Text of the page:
Nov 7, 2023 10:00 EST

Rare Books, Autographs & Maps including the Esmond Bradley Martin Collection

 
Lot 177
 

177

David Livingstone presents his Missionary Travels and Researches to Lord Shaftesbury

Estate / Collection: The Esmond Bradley Martin Collection

LIVINGSTONE, DAVID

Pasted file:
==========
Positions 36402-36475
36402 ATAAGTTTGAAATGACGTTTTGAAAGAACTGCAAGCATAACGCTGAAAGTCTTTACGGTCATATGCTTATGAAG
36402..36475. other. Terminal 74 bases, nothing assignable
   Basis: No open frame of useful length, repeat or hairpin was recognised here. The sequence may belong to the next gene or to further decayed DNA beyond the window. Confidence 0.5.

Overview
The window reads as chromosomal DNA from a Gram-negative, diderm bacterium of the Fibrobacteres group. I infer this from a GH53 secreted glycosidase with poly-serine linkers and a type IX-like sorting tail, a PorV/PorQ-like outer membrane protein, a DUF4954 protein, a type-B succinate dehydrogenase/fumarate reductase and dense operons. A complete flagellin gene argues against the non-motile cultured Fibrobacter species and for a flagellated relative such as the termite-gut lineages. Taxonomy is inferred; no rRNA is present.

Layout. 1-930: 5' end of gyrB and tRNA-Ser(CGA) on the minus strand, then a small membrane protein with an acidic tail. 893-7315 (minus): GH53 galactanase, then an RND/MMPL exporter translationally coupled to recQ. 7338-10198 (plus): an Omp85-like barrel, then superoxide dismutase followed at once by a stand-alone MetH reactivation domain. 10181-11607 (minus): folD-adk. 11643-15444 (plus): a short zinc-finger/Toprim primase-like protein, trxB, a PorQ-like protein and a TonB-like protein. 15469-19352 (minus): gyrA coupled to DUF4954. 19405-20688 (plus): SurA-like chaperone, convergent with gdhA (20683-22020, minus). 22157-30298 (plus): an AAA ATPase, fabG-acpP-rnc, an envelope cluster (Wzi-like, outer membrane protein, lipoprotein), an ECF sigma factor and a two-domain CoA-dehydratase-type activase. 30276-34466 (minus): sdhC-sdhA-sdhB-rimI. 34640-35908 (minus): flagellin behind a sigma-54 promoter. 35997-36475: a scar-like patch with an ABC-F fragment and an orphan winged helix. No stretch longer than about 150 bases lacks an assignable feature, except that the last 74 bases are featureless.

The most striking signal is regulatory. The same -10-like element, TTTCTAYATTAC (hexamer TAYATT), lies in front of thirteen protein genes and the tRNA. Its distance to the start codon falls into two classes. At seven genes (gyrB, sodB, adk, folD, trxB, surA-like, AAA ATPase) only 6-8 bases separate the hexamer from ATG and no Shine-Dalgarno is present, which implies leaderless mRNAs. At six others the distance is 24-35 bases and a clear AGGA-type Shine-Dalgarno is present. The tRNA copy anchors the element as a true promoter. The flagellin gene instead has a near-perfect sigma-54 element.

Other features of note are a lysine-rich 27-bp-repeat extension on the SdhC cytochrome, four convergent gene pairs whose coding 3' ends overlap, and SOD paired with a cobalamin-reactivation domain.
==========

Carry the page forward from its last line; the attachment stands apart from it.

Missionary travels and researches in South Africa; including a sketch of sixteen years' residence in the interior of Africa, and a journey from the Cape of Good Hope to Loanda on the west coast; thence across to the continent, down the river Zambesi, to the eastern ocean. London: John Murray, 1857. First edition, a presentation copy to Livingstone's patron Lord Shaftesbury, with a letter tipped-in gifting the book. The inscription reads "Lord Shaftesbury/with respectful salutations/of/David Livingstone/London 30th Octr/1857"; this date precedes the official date of publication by ten days. The presentation letter is dated November 3rd. Slightly later deep blue calf, marbled endpapers, all edges gilt; housed in a leather-backed clamshell case. 8 1/4 x 5 1/8 inches; [x], 687, [1] pp. publisher's advertisements not bound in; folding lithotint frontispiece printed by Day, engraved author's portrait by William Hall, 23 plates (1 folding, one in colors by Day), 1 folded map and 1 folded map in back pocket, several illustrations in the text. Slight fading to spine, generally a very attractive copy externally, with very light wear; generally a fresh copy.